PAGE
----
Measuring mental status in adults with cognitive impairment.
55 to 89 years.
Research conducted after the publication of the original Dementia Rating Scale (DRS) showed that both age and education contribute significantly to DRS sub-scale and total scores. This finding, along with several other factors provided the impetus for the development of the DRS-2.
The DRS-2 measures cognitive function at lower ability levels where some other evaluation instruments are limited by floor effects. The DRS-2 also can be used to track changes in cognitive status over time. By design, the DRS-2 measures deficits in a large range of higher cortical functions and differentiates deficits of varying severity levels.
The DRS-2 incorporates the original 36 DRS tasks and 32 stimuli, yielding five sub-scale scores, and an assessment of the patient's overall level of cognitive functioning. The five DRS-2 sub-scales provide additional information on specific abilities including Attention (8 items), Initiation/Perseveration (11 items), Construction (6 items), Conceptualization (6 items) and Memory (5 items). Stimulus items consist of material familiar to most individuals.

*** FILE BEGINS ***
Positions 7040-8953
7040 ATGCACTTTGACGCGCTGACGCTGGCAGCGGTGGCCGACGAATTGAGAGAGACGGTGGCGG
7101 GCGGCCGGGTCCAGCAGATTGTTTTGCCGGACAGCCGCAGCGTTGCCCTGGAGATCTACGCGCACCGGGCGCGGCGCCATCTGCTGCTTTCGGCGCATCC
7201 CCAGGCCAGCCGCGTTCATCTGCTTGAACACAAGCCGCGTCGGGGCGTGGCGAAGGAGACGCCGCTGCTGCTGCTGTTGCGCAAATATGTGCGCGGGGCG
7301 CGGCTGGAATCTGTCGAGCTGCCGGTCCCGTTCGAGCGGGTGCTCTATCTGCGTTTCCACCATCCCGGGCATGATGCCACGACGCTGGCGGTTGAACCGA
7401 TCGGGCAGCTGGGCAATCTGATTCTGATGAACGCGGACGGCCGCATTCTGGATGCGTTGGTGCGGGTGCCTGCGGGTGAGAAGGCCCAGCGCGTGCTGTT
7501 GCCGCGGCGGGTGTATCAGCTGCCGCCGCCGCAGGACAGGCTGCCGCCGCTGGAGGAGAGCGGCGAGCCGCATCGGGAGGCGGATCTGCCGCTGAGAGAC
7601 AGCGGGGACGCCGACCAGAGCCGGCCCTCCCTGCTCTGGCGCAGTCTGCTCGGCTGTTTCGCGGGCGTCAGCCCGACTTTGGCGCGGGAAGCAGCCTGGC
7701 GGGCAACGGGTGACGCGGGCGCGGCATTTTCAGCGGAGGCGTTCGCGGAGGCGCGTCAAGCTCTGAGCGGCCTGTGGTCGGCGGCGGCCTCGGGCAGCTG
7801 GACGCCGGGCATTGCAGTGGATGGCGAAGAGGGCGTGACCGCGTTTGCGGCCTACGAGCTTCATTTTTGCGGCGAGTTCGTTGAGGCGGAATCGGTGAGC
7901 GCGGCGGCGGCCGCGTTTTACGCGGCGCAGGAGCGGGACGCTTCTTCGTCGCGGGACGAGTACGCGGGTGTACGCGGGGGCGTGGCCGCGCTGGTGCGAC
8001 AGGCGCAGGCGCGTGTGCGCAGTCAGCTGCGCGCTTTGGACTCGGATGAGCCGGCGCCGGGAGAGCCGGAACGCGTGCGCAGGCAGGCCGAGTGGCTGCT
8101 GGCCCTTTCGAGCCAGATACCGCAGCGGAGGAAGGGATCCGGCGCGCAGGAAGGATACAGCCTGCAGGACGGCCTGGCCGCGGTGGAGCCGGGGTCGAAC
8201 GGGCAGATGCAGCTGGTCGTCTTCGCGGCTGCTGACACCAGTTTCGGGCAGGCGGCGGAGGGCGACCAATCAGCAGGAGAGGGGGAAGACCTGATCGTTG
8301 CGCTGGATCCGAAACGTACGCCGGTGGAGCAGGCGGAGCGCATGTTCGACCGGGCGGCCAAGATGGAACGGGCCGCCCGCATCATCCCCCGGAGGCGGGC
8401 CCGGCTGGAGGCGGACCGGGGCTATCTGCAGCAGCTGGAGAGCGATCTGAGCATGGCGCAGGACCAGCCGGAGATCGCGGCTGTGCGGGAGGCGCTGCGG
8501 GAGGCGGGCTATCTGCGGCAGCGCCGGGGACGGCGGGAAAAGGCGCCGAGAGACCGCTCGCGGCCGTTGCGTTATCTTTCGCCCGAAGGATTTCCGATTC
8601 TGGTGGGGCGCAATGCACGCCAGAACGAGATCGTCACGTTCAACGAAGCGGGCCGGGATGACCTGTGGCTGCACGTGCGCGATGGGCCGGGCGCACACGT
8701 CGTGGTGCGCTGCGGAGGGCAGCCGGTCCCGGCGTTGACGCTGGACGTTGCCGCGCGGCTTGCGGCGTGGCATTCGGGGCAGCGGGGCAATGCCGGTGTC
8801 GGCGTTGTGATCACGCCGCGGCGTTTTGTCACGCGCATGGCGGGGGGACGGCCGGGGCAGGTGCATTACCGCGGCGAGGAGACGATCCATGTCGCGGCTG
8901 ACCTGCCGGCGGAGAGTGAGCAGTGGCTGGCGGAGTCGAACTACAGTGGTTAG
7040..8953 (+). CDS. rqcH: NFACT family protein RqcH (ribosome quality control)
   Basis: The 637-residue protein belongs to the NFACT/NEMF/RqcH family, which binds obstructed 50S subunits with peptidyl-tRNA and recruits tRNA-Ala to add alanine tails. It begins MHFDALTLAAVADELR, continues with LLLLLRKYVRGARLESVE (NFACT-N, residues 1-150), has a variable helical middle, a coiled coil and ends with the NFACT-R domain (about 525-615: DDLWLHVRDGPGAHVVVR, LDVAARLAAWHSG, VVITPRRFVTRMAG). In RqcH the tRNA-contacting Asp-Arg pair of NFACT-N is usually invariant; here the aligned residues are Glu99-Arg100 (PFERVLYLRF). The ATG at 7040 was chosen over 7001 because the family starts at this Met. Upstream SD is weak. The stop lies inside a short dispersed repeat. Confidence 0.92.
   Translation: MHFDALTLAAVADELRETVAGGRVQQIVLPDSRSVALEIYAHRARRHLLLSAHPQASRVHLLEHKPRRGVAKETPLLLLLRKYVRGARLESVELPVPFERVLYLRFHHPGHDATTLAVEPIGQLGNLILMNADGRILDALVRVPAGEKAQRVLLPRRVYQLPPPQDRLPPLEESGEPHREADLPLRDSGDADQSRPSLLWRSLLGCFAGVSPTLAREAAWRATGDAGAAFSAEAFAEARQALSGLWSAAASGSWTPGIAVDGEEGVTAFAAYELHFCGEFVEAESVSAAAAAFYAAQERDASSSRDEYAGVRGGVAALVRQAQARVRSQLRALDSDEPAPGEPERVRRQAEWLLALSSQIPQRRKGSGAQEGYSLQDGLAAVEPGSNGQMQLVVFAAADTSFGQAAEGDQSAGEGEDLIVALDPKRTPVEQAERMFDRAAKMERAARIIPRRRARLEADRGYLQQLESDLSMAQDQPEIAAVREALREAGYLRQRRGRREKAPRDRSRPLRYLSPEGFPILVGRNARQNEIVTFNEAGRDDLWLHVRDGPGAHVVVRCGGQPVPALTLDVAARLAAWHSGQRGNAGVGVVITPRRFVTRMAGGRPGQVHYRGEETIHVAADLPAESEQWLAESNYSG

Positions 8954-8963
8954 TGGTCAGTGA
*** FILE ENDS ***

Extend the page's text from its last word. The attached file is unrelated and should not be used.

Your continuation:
The DRS-2 tasks are presented in a fixed order. Within each sub-scale the most difficult tasks are presented first. Generally, if the first one or two tasks in a sub-scale are performed well, subsequent tasks in the sub-scale are credited with a correct performance and the examiner proceeds to the next sub-scale. This procedure significantly shortens the total testing time for individuals with relatively intact cognitive functioning.
Qualification level required:
Level 2. Please see our Test User Qualifications page for guidance
Age-corrective normative tables available for all DRS-2 sub-scales with age and education-corrected normative data for the DRS-2 Total Score.
15 to 30 minutes.